The 49th meeting of the GST Council, which is chaired by the Union finance minister and comprises representatives of all states and UTs, will take place on February 18 in New Delhi. The issues likely to be taken up during the meeting are taxation on ‘pan masala’ and ‘gutka’ companies, setting up of appellate tribunals, and GST levy on online gaming, casino, and horse racing.
“The 49th meeting of the GST Council is scheduled to be held at New Delhi on 18th February, 2023,” the GST Council said in a tweet on Friday.
The Council is likely to discuss the report of a Group of Ministers (GoM) on the setting up of appellate tribunals and a GoM report on the taxation of ‘pan masala’ and ‘gutka’ firms. It is also expected to take up the report by another GoM, chaired by Meghalaya Chief Minister Conrad Sangma, on GST levy on online gaming, casinos and horse racing.
These three GoM reports were part of the agenda items in the last GST Council meeting, which was held on December 17, 2022.
The GoM on GSTATs, appellate tribunals, was set up in July under the chairmanship of Haryana Deputy Chief Minister Dushyant Chautala. Once set up, the Goods and Services Tax Appellate Tribunal (GSTAT) will ensure that businesses can approach the Tribunal instead of the high court for many matters.
In the last meeting, the GST Council recommended decriminalising certain offences and bringing down GST on certain items to nil. The three kinds of offences to be decriminalised that have been recommended by the Council are related to — obstruction or preventing any officer in the discharge of his duties; deliberate tempering of material evidence; and failure to supply the information.
During the 48th GST Council meeting, the threshold tax amount limit for launching a prosecution in any criminal offence defined under the GST laws was also increased from Rs 1 crore to Rs 2 crore for all offences, except fake invoices.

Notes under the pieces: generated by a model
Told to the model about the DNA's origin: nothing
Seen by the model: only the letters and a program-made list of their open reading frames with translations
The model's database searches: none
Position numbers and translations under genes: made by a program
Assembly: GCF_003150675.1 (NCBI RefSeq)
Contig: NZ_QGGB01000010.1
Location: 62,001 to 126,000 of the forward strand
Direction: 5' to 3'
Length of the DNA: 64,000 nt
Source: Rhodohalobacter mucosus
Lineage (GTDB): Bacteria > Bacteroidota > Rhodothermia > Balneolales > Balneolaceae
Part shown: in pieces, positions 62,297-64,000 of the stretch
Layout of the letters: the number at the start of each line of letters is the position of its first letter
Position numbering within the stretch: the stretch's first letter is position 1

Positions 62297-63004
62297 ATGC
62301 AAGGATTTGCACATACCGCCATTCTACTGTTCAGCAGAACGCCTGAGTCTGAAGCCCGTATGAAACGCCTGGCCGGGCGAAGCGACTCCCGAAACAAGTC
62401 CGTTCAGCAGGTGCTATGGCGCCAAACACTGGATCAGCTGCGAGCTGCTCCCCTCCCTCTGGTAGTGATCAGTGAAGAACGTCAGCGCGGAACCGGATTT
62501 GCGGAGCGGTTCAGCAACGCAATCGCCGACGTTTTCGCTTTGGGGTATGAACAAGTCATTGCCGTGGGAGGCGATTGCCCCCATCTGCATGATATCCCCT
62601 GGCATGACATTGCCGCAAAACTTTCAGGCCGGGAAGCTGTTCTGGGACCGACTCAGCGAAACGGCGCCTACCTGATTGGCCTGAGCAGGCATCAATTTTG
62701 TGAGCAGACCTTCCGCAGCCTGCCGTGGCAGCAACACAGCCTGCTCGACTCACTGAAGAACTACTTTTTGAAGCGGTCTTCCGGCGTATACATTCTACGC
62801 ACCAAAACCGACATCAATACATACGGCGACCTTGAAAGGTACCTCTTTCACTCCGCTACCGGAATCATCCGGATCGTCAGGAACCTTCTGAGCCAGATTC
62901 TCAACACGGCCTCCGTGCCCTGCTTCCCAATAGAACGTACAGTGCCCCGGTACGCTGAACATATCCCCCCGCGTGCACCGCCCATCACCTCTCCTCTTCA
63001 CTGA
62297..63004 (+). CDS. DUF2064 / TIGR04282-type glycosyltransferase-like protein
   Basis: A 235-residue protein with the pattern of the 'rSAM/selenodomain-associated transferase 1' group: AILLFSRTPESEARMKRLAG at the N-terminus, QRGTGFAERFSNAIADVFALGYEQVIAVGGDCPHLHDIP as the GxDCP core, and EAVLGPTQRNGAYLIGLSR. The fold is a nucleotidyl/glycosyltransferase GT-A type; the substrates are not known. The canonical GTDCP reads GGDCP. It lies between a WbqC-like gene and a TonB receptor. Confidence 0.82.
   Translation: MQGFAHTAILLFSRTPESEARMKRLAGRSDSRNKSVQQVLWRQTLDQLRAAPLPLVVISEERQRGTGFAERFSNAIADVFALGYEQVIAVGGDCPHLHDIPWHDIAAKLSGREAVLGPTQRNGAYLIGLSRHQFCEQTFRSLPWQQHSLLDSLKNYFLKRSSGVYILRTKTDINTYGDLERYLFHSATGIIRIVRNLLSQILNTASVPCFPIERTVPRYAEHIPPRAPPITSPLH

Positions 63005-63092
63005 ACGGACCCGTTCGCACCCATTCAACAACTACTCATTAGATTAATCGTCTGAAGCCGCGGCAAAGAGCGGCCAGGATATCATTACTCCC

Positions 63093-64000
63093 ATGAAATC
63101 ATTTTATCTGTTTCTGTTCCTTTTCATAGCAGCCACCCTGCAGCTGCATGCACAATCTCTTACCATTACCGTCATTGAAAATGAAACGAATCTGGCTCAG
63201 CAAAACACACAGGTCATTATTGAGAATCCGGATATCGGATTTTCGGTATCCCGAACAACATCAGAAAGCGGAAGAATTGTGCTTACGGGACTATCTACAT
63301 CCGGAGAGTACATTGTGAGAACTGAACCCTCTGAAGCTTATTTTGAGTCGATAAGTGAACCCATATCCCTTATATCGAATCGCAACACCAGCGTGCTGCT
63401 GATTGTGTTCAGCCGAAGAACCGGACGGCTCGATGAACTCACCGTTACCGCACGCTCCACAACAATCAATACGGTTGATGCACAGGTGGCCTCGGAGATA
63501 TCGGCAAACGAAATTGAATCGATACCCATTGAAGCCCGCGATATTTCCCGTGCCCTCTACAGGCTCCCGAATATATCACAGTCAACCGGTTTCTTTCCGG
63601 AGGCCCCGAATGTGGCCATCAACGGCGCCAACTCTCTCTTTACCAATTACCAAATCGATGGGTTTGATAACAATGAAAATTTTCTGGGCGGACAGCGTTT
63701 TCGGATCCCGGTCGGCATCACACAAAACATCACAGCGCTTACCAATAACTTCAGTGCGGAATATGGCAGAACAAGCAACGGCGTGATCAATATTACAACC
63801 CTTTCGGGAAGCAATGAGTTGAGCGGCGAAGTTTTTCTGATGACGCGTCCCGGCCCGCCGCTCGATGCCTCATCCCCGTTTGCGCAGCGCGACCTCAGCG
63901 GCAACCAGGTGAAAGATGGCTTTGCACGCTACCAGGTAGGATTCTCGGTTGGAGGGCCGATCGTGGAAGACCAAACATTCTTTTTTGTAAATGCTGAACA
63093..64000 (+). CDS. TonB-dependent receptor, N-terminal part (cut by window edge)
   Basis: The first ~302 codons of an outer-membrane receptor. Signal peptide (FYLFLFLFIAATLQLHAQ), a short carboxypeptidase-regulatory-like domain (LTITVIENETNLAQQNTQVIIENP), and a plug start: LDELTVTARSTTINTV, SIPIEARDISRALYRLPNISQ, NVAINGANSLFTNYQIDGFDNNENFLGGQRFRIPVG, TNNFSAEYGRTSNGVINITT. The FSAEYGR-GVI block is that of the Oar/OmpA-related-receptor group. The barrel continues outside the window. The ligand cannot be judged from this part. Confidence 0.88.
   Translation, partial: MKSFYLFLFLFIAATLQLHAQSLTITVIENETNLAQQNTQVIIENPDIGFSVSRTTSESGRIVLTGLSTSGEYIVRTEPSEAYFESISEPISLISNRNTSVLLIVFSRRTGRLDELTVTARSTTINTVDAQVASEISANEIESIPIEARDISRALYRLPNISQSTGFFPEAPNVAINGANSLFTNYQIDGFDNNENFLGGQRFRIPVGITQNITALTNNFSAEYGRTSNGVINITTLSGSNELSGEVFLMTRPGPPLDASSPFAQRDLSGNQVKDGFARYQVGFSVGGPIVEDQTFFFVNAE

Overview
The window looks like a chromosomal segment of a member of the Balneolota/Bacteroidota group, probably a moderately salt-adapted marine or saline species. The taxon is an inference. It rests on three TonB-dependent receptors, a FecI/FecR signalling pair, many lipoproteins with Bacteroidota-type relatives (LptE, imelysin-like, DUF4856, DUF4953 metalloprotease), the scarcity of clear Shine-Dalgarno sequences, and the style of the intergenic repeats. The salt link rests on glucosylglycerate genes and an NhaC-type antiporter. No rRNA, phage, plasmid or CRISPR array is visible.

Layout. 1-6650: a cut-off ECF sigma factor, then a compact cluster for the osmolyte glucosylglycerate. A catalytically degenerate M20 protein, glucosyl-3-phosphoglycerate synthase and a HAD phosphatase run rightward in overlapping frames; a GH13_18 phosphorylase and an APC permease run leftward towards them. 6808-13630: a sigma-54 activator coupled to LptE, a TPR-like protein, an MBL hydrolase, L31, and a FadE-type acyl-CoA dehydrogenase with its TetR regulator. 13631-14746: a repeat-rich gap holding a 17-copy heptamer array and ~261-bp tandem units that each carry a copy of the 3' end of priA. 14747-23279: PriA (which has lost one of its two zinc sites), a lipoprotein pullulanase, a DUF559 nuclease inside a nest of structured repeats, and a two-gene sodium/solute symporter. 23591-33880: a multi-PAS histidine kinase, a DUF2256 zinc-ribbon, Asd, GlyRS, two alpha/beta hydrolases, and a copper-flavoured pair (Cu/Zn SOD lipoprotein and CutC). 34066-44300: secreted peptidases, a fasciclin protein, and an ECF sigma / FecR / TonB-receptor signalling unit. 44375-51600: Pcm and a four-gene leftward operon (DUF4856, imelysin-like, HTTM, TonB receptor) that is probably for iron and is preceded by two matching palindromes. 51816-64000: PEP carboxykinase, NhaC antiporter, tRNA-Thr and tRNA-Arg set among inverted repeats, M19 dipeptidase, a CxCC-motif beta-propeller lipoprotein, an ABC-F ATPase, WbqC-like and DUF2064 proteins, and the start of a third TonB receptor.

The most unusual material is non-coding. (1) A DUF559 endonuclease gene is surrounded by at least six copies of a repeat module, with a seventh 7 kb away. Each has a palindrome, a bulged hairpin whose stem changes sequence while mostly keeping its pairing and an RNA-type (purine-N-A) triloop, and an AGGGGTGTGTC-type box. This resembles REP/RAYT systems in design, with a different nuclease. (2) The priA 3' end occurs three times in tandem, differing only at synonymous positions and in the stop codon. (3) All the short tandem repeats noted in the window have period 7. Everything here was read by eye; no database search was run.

It also decided to reduce tax rates on the husk of pulses, including chilka and concentrates, to nil, and on ethyl alcohol to 5 per cent.
The GST Council makes recommendations to the Union and the states on issues related to GST, like the goods and services that may be subjected or exempted from GST, model GST laws, principles that govern the place of supply, threshold limits, GST rates including the floor rates with bands, special rates for raising additional resources during natural calamities/ disasters, and special provisions for certain states, among others.
The recommendations of the GST Council are based on a three-fourth majority of the members present and voting. The central government’s vote counts as one-third, while the weightage of the states’ total votes is two-thirds.
The Supreme Court in its ruling in May said the GST Council is only a recommendatory body and its recommendations are not binding on the Centre or states. The apex court added that the Council’s recommendations will have a “persuasive value” and that both Parliament and the state legislatures can equally legislate on the matters related to GST.